The History of the Silk Road
The Silk Road or Silk Route was an ancient network of trade routes that were for centuries central to cultural interaction originally through regions of Eurasia connecting the East and West and stretching from the Korean peninsula and Japan to the Mediterranean Sea. The Silk Road concept refers to both the terrestrial and the maritime routes connecting Asia and Europe. The overland Steppe route stretching through the Eurasian steppe is considered the ancestor to the Silk Road(s).
These two largest economies of that era shared appr. 90% of global economy for 1,800 years
While the term is of modern coinage, the Silk Road derives its name from the lucrative trade in silk (and horses) carried out along its length, beginning during the Han dynasty (207 BCE – 220 CE). The Han dynasty expanded Central Asian sections of the trade routes around 114 BCE, [where current Uzbekistan, with its famous cities of Bukhara and Samarqand, and Central Asian region were the epicenter of the first global trade route].
Trade on the Silk Road played a significant role in the development of the civilizations of China, the Goguryeo kingdom (Korea), Japan, the Indian subcontinent, Persia, Europe, the Horn of Africa and Arabia, opening long-distance political and economic relations between the civilizations. Though silk was certainly the major trade item exported from China, many other goods were traded, as well as religions, syncretic philosophies, and various technologies. Diseases, most notably plague, also spread along the Silk Routes. In addition to economic trade, the Silk Road was a route for cultural trade among the civilizations along its network.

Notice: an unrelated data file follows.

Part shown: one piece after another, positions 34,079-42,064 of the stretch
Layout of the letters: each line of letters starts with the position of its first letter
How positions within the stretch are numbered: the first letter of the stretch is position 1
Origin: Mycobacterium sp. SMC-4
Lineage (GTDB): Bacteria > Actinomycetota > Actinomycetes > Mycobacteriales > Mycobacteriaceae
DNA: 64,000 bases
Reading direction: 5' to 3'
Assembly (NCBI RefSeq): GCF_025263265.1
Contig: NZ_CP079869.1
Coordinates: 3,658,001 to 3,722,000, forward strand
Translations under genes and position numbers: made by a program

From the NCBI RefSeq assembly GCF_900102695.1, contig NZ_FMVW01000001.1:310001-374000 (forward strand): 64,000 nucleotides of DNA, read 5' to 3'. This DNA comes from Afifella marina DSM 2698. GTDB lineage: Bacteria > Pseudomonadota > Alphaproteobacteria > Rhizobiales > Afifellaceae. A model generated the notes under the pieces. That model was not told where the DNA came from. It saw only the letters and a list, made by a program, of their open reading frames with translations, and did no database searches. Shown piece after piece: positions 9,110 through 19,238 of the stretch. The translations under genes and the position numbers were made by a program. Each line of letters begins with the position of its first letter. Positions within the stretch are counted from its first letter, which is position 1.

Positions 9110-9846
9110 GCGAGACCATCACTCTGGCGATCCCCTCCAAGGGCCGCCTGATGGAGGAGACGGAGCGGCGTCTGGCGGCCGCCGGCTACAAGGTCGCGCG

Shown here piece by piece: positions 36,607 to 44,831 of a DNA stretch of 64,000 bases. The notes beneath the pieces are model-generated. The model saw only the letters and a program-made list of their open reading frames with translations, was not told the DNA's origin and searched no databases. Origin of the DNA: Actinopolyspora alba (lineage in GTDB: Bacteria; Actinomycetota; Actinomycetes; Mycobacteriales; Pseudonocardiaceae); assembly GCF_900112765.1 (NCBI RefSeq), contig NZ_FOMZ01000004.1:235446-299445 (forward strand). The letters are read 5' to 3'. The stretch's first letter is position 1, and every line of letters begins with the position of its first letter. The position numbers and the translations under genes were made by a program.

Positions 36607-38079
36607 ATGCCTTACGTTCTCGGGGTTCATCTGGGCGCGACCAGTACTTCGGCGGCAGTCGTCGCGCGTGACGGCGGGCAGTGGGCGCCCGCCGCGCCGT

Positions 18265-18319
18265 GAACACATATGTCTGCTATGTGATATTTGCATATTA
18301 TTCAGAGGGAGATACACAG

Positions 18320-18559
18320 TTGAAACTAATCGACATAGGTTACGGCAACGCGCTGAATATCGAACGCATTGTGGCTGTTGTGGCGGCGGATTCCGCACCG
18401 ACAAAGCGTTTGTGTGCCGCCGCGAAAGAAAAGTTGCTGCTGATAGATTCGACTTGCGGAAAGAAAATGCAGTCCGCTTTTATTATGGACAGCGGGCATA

The main traders during antiquity included the Chinese, Arabs, Indians, Somalis, Syrians, Jews, Persians, Greeks, Romans, Georgians, Armenians, Bactrians, Turkmens, and (from the 5th to the 8th century) the Sogdians.
In September 2013, during a visit to Kazakhstan, Chinese President Xi Jinping introduced a plan for creating a New Silk Road from China to Europe.
Uzbekistan and Central Asia benefited significantly from being neighbors to the then-Asia’s two giants – China and India. These two largest economies of that era shared appr. 90% of global economy for 1,800 years.